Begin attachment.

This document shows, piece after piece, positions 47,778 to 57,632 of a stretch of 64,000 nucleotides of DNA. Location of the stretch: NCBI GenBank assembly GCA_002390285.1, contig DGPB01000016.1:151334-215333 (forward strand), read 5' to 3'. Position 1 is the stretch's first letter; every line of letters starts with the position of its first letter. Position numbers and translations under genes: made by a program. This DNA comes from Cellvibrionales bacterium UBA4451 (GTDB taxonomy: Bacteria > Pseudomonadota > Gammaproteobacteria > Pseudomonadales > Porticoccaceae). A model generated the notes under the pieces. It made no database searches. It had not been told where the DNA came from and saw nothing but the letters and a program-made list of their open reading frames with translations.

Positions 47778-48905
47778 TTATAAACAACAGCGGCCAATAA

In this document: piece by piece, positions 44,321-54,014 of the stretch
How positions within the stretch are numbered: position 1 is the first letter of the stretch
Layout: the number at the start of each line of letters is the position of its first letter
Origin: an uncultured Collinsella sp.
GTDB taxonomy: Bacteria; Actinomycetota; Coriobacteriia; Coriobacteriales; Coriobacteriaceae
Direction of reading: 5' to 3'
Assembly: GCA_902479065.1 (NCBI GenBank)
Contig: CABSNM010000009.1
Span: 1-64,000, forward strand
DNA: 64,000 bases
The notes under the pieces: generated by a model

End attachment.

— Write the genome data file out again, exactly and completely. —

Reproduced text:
This document shows, piece after piece, positions 47,778 to 57,632 of a stretch of 64,000 nucleotides of DNA. Location of the stretch: NCBI GenBank assembly GCA_002390285.1, contig DGPB01000016.1:151334-215333 (forward strand), read 5' to 3'. Position 1 is the stretch's first letter; every line of letters starts with the position of its first letter. Position numbers and translations under genes: made by a program. This DNA comes from Cellvibrionales bacterium UBA4451 (GTDB taxonomy: Bacteria > Pseudomonadota > Gammaproteobacteria > Pseudomonadales > Porticoccaceae). A model generated the notes under the pieces. It made no database searches. It had not been told where the DNA came from and saw nothing but the letters and a program-made list of their open reading frames with translations.

Positions 47778-48905
47778 TTATAAACAACAGCGGCCAATAA

In this document: piece by piece, positions 44,321-54,014 of the stretch
How positions within the stretch are numbered: position 1 is the first letter of the stretch
Layout: the number at the start of each line of letters is the position of its first letter
Origin: an uncultured Collinsella sp.
GTDB taxonomy: Bacteria; Actinomycetota; Coriobacteriia; Coriobacteriales; Coriobacteriaceae
Direction of reading: 5' to 3'
Assembly: GCA_902479065.1 (NCBI GenBank)
Contig: CABSNM010000009.1
Span: 1-64,000, forward strand
DNA: 64,000 bases
The notes under the pieces: generated by a model